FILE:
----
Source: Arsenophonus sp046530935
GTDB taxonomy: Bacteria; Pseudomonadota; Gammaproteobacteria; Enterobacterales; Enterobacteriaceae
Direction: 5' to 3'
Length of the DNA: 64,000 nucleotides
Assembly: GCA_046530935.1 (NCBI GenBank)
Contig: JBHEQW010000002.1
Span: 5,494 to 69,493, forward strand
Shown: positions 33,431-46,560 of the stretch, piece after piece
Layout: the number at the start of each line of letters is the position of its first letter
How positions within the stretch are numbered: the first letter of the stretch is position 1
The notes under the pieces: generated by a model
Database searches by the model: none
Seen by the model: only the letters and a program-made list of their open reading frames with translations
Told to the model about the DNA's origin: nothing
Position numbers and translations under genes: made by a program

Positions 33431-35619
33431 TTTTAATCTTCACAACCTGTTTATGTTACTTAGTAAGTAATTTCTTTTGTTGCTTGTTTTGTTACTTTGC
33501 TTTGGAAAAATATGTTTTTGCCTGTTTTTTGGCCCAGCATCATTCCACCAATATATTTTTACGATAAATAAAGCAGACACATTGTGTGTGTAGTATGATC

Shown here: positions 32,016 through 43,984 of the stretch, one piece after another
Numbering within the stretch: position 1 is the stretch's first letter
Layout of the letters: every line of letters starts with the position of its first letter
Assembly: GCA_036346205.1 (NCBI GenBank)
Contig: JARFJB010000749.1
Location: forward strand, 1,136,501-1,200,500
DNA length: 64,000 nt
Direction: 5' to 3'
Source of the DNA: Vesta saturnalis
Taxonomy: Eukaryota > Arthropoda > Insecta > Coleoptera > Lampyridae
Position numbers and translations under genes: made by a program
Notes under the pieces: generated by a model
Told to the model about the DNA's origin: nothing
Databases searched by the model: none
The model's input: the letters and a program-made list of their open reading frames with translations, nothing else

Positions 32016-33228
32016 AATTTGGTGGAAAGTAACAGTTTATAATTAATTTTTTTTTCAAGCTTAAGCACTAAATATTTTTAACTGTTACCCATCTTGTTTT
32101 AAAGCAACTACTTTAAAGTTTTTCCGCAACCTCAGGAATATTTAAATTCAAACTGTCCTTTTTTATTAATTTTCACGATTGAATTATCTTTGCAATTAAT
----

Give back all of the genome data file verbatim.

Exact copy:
Source: Arsenophonus sp046530935
GTDB taxonomy: Bacteria; Pseudomonadota; Gammaproteobacteria; Enterobacterales; Enterobacteriaceae
Direction: 5' to 3'
Length of the DNA: 64,000 nucleotides
Assembly: GCA_046530935.1 (NCBI GenBank)
Contig: JBHEQW010000002.1
Span: 5,494 to 69,493, forward strand
Shown: positions 33,431-46,560 of the stretch, piece after piece
Layout: the number at the start of each line of letters is the position of its first letter
How positions within the stretch are numbered: the first letter of the stretch is position 1
The notes under the pieces: generated by a model
Database searches by the model: none
Seen by the model: only the letters and a program-made list of their open reading frames with translations
Told to the model about the DNA's origin: nothing
Position numbers and translations under genes: made by a program

Positions 33431-35619
33431 TTTTAATCTTCACAACCTGTTTATGTTACTTAGTAAGTAATTTCTTTTGTTGCTTGTTTTGTTACTTTGC
33501 TTTGGAAAAATATGTTTTTGCCTGTTTTTTGGCCCAGCATCATTCCACCAATATATTTTTACGATAAATAAAGCAGACACATTGTGTGTGTAGTATGATC

Shown here: positions 32,016 through 43,984 of the stretch, one piece after another
Numbering within the stretch: position 1 is the stretch's first letter
Layout of the letters: every line of letters starts with the position of its first letter
Assembly: GCA_036346205.1 (NCBI GenBank)
Contig: JARFJB010000749.1
Location: forward strand, 1,136,501-1,200,500
DNA length: 64,000 nt
Direction: 5' to 3'
Source of the DNA: Vesta saturnalis
Taxonomy: Eukaryota > Arthropoda > Insecta > Coleoptera > Lampyridae
Position numbers and translations under genes: made by a program
Notes under the pieces: generated by a model
Told to the model about the DNA's origin: nothing
Databases searched by the model: none
The model's input: the letters and a program-made list of their open reading frames with translations, nothing else

Positions 32016-33228
32016 AATTTGGTGGAAAGTAACAGTTTATAATTAATTTTTTTTTCAAGCTTAAGCACTAAATATTTTTAACTGTTACCCATCTTGTTTT
32101 AAAGCAACTACTTTAAAGTTTTTCCGCAACCTCAGGAATATTTAAATTCAAACTGTCCTTTTTTATTAATTTTCACGATTGAATTATCTTTGCAATTAAT